keep your friends close but your enemies closer
Published on March 10, 2017 By Anthony R In Current Events

If Republicans manage to find a way to screw up healthcare they will be damaged for decades to come... although, Democrats are already damaged for decades to come, so that may give may give Republicans wiggle room.


Comments (Page 2)
on Mar 19, 2017



Quoting Borg999,

I would argue that 'the free market model' for health insurance has never been implemented.  Furthermore, before 2010, my small business could purchase health insurance for its employees.  A market for that existed.  We can't buy it now at any price.


Well, DUH.  But giving the finger to the minority & telling them to shove it was widely praised, even hailed as 'on the right side of history' and 'brave' at the time.  "I won."

If the pure free market model existed (a zero regulation environment), almost no one except perfectly healthy 20 years could afford health insurance. 

I don't remember those arguments being used at the time, but nonetheless, two wrongs don't make a right. Instead of opposing anything and everything related to the ACA as a way to get back at Obama, the Republicans should have worked in a bi-partisan manner to make improvements to it. Their priority should be to do what's best for their constituents, not what's best to bandage their hurt egos. 

on Mar 19, 2017

Borg999

If the pure free market model existed (a zero regulation environment), almost no one except perfectly healthy 20 years could afford health insurance.

An assumption about a straw man - talk about two wrongs not making a right.

Did I say 'pure'?  Or 'zero regulation environment'?  When I was a young buck, all I wanted (or needed) was catastrophic coverage for the SMOD or unexpected incapacitating illness, a thing called Major Medical back in the day.  And I could buy it, at an affordable cost, because a market existed for it, even though 'regulated'.  The demand side of that market didn't go away, but the supply side was inexorably 'regulated' out of existence.  The 'regulatory ratchet' is a thing.  Suppliers can meet the need/demand only if allowed to.  Regulatory requirements as to reserves and re-insurance, aimed at minimizing the risk of insolvency, are good things, but they should stop pretty much there.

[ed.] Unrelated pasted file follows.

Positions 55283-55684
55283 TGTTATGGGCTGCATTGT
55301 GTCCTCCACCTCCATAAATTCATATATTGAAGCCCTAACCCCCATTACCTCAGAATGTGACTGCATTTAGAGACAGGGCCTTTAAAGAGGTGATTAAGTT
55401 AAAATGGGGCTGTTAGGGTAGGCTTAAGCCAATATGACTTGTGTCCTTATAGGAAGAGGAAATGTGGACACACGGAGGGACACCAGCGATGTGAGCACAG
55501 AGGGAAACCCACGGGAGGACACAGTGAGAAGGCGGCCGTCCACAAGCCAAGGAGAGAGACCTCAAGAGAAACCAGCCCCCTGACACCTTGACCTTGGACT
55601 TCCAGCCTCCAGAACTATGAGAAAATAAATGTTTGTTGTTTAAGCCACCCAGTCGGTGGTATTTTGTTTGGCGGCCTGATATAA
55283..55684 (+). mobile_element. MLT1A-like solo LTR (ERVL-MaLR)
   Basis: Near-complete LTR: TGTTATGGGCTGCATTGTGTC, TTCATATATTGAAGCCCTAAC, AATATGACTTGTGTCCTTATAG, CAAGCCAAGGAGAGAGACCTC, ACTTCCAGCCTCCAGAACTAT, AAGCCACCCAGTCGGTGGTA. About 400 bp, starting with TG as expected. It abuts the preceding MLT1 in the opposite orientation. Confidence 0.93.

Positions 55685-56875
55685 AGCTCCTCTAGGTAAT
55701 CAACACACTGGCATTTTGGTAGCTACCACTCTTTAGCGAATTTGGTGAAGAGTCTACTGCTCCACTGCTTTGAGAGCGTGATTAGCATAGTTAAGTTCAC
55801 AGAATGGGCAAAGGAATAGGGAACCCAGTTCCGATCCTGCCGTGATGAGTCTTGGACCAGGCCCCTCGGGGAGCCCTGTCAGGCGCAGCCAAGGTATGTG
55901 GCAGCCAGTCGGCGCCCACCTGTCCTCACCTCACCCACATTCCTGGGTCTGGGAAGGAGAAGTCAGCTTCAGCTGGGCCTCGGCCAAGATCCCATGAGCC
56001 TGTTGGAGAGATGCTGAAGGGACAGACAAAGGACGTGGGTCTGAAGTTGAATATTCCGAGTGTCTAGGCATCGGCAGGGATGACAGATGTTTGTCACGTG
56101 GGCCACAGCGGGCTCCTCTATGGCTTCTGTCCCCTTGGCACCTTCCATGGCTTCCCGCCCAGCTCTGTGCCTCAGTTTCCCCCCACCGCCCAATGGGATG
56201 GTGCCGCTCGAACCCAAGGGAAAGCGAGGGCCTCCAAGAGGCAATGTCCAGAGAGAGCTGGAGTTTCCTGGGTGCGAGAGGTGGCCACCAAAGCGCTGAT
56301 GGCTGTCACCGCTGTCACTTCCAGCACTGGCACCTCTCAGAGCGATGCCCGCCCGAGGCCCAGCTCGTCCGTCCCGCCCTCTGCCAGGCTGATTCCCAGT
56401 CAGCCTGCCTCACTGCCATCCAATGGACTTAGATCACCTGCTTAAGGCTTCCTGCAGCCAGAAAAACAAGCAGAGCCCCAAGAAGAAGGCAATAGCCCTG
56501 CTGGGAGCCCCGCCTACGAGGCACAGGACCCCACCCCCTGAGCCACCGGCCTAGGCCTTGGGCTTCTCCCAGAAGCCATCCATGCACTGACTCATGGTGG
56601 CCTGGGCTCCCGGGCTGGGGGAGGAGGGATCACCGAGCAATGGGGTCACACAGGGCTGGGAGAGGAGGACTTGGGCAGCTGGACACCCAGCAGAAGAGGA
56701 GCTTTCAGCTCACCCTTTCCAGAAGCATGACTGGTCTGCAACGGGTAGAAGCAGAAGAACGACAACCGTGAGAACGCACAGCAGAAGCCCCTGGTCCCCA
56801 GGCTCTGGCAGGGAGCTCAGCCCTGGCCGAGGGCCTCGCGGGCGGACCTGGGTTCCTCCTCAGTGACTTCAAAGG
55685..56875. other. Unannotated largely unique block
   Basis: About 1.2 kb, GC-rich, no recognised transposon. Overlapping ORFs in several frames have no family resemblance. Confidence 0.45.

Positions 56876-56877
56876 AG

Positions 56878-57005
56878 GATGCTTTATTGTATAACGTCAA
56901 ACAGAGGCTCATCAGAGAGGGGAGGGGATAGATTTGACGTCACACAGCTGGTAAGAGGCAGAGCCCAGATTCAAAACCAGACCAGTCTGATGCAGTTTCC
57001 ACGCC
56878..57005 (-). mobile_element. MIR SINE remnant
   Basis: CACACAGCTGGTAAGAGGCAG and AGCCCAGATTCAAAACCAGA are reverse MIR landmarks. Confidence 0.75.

Instead of opposing anything and everything related to the ACA as a way to get back at Obama...

Instead of opposing anything and everything related to the ACA as a way to get back at Obama in an effort to prevent or mitigate the damage that Obamacare would inevitably do... (known once we had a chance to read it, after it was passed).

FIFY again.  I consider undoing a 'wrong' a 'right'.

on Mar 19, 2017



Quoting Borg999,

If the pure free market model existed (a zero regulation environment), almost no one except perfectly healthy 20 years could afford health insurance.



An assumption about a straw man - talk about two wrongs not making a right.

Did I say 'pure'?  Or 'zero regulation environment'?  When I was a young buck, all I wanted (or needed) was catastrophic coverage for the SMOD or unexpected incapacitating illness, a thing called Major Medical back in the day.  And I could buy it, at an affordable cost, because a market existed for it, even though 'regulated'.  The demand side of that market didn't go away, but the supply side was inexorably 'regulated' out of existence.  The 'regulatory ratchet' is a thing.  Suppliers can meet the need/demand only if allowed to.  Regulatory requirements as to reserves and re-insurance, aimed at minimizing the risk of insolvency, are good things, but they should stop pretty much there.


Instead of opposing anything and everything related to the ACA as a way to get back at Obama...



Instead of opposing anything and everything related to the ACA as a way to get back at Obama in an effort to prevent or mitigate the damage that Obamacare would inevitably do... (known once we had a chance to read it, after it was passed).

FIFY again.  I consider undoing a 'wrong' a 'right'.

Oh, I agree. Here in my neck of the woods, there is only one insurance provider, so the ACA failed miserably in that regard. But I'm talking about the underlying good such a program can potentially bring. That's why I don't have a "throw the baby out with the bathwater" perspective.

There is a vocal neo-Libertarian contingent on the SD boards, so I made a bad assumption re: your view on regulation. Sorry about that.

on Mar 19, 2017

Borg999

Sorry about that.

No worries.  I've enjoyed the conversation.

on Mar 24, 2017

The republicans are working on single payer health care
and a tax increase.
You can thank them when it happens.

on Mar 24, 2017

What a disaster. Can't blame House Republicans for not voting for it. The only thing that seems like good news is that Trump and Ryan relented and pulled the bill rather than force and bribe members to walk the plank and vote as Pelosi and Obama did during the passage of failed and disastrous Obamacare.

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